Zaizer zazza Zaizer zazza - 1 month ago 6
Python Question

Why is the maximum recursion depth in python 1000?

I was curious about what the MRD (maximum recursion depth) is in python, so i wrote this:

def call(n):
print (n)
return call(n+1)

call(1)


The end result was 979, wich is a peculiar number for me. I could not find anywhere why this number is the standard. As i am a self taught programmer i would apreciate it being explained in simple terms.

EDIT: apperantly it's supposed to be a 1000, but why this number?

wim wim
Answer

Here is a better test:

n = 0

def test_recursion_limit():
    def call():
        global n
        n += 1
        call()
    try:
        call()
    except RuntimeError:
        print(n)

test_recursion_limit()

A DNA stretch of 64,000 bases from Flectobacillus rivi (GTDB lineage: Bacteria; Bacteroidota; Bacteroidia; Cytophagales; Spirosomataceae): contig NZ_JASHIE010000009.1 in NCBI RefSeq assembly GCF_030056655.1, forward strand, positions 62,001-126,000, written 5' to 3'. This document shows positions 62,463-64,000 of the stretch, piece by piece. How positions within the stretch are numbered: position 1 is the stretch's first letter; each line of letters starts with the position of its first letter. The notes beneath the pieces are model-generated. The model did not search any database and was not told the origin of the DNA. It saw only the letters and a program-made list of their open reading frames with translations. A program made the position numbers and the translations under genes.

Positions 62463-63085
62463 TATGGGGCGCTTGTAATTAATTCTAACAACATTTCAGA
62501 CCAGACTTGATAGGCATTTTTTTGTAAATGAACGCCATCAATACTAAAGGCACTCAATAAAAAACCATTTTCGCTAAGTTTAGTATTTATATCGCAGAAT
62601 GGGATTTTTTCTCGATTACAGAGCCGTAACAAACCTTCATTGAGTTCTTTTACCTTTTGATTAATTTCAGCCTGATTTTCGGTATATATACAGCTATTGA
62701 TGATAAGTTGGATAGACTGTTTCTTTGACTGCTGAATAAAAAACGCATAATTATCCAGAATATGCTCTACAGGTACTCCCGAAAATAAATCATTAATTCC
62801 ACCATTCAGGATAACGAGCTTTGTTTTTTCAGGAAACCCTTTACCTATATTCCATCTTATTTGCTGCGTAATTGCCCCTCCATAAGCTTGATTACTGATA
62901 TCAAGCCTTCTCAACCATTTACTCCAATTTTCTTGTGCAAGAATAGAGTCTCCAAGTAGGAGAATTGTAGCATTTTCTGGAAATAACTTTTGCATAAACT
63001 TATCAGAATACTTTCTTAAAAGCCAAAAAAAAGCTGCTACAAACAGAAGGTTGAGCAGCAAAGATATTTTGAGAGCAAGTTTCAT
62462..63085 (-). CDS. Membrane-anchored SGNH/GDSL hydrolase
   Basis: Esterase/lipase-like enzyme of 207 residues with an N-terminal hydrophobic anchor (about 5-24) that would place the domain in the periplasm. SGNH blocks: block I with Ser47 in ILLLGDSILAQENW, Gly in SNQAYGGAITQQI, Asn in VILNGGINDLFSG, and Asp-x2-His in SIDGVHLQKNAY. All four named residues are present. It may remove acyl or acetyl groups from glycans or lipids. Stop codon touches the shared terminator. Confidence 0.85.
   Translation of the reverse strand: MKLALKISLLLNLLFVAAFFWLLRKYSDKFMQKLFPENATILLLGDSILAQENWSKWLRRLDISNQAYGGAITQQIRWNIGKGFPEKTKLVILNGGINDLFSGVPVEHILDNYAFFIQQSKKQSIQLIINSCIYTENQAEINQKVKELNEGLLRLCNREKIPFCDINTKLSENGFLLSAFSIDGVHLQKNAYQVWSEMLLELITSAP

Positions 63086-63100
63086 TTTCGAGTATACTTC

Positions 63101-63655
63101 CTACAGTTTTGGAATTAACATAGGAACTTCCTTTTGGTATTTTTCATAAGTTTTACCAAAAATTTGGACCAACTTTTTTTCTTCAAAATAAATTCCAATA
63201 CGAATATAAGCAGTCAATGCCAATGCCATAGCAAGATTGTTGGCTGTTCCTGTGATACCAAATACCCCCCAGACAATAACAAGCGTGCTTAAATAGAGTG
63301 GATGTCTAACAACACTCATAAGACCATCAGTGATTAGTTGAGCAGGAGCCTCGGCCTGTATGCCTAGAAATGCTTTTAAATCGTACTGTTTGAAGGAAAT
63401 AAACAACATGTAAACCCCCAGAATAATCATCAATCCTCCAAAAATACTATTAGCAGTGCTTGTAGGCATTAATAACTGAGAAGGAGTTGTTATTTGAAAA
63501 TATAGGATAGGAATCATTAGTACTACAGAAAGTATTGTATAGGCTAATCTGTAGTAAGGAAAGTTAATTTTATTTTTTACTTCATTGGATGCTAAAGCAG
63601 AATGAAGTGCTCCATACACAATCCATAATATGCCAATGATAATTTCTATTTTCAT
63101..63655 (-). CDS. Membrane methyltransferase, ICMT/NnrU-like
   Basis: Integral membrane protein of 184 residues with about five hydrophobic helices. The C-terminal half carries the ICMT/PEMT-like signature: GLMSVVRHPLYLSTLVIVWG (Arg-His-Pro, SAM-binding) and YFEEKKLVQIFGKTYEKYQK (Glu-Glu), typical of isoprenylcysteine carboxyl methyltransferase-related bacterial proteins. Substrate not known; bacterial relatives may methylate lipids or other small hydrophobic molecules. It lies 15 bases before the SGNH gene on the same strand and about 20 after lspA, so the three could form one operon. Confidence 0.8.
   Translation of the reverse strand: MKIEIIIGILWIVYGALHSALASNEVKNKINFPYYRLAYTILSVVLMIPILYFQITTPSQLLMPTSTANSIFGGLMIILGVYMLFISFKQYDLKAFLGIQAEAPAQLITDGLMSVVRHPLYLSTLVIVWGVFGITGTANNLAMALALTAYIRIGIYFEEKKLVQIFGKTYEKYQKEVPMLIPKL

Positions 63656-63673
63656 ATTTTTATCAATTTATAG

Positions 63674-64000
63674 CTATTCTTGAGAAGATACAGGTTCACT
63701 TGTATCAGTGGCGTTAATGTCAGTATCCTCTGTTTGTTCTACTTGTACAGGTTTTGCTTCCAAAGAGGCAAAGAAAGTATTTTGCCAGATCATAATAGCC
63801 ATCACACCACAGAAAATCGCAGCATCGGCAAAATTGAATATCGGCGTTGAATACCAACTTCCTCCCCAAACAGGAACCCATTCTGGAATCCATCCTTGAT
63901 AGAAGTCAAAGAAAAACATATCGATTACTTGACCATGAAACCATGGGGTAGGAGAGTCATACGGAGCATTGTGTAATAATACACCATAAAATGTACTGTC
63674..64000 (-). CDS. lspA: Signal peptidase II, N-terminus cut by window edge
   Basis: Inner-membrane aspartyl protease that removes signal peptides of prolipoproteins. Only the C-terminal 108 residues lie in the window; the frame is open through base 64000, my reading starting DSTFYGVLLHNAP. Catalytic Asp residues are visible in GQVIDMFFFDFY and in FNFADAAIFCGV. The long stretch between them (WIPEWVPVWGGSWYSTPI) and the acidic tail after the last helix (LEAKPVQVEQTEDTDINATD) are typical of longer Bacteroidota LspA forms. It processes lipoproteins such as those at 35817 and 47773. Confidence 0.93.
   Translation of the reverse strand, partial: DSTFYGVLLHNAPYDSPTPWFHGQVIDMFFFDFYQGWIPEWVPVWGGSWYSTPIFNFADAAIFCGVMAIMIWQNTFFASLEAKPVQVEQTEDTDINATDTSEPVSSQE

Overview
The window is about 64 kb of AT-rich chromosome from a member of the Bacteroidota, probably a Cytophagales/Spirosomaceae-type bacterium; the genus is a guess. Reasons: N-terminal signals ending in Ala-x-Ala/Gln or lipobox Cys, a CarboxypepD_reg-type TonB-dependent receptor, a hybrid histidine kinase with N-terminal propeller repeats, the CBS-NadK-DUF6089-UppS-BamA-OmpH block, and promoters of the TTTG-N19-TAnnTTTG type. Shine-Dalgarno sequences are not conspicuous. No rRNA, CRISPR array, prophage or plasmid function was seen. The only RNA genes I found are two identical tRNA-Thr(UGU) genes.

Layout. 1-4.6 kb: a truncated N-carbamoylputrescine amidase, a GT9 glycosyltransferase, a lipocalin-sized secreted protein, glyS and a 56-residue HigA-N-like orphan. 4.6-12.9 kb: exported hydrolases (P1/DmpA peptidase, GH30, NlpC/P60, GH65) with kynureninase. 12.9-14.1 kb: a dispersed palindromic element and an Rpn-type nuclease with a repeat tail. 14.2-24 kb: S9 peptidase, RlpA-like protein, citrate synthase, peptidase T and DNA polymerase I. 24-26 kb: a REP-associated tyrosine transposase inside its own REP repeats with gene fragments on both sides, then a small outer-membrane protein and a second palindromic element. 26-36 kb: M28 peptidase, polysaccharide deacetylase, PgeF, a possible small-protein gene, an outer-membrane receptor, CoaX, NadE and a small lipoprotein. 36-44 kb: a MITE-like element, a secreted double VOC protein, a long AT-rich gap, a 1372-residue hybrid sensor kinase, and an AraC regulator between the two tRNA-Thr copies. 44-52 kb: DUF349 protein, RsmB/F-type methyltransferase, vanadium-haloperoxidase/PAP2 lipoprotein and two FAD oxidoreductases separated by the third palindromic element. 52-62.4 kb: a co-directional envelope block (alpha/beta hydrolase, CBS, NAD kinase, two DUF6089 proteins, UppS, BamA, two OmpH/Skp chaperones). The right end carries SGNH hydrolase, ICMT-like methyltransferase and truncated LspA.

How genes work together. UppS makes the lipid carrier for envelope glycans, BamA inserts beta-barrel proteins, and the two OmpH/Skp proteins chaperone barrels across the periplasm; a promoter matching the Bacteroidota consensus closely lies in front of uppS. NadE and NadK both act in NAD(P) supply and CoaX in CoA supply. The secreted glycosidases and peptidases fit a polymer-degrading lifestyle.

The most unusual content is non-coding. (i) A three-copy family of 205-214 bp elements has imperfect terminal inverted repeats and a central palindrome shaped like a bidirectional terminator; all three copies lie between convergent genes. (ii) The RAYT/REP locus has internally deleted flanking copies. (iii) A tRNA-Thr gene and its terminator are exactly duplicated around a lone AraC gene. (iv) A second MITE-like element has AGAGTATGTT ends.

If you put it in spam.py and execute that, it should return 998 for both python2 and python3. It's one stack frame short because of the initial test_recursion_limit frame.

If you're running in a REPL such as ipython, you are already inside a few frames, so you will see a lower count - it's not that the recursion limit is undershot, it's that the implementation of the REPL itself uses some stack frames.

>>> # freshly opened ipython session
>>> import inspect
>>> len(inspect.stack())
10

You can check the current recursion limit by calling sys.getrecursionlimit() function. The default value of 1000 is chosen as a sensible default, it's a safeguard against eclipsing system resources when you accidentally execute an infinitely recursive call. That's very easy to do when mucking around with custom __getattr__ implementations, for example.

If you're blowing the stack legitimately and you need to increase the limit, it can be modified with sys.setrecursionlimit.

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